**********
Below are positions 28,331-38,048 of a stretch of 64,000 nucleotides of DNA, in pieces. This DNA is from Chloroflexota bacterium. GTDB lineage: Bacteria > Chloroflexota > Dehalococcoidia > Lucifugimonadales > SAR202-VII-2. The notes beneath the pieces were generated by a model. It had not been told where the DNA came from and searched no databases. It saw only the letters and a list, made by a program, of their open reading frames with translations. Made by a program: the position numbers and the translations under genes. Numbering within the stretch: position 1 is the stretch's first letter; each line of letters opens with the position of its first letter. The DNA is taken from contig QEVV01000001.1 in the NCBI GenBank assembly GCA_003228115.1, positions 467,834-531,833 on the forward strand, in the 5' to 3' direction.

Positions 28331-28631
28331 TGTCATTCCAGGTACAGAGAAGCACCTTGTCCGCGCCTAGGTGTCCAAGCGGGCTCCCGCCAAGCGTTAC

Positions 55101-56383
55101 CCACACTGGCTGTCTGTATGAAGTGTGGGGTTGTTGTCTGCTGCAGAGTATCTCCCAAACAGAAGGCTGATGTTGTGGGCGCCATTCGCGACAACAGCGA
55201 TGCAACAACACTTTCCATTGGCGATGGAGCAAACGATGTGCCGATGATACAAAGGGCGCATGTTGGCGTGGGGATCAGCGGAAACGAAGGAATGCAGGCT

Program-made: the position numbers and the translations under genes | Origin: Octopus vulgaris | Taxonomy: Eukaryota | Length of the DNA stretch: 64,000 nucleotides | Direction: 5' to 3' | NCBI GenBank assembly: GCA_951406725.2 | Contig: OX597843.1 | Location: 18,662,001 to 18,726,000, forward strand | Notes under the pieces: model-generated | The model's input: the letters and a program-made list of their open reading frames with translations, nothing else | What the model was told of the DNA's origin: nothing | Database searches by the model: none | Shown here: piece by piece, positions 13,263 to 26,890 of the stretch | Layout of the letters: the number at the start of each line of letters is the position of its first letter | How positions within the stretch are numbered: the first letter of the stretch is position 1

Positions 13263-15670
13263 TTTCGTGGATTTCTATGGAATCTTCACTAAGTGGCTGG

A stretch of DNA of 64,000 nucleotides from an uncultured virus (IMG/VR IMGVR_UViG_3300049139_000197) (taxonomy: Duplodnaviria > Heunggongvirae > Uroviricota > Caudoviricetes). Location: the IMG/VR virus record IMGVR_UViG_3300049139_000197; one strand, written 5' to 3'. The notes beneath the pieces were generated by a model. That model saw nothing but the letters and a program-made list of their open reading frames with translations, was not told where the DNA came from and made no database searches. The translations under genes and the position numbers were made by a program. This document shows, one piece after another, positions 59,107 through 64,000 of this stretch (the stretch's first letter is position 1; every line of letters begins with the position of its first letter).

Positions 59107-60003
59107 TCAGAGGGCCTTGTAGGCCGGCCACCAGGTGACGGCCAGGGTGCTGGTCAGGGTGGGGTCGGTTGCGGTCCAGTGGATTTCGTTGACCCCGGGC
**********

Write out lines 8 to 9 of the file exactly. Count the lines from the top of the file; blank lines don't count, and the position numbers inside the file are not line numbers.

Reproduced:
Positions 13263-15670
13263 TTTCGTGGATTTCTATGGAATCTTCACTAAGTGGCTGG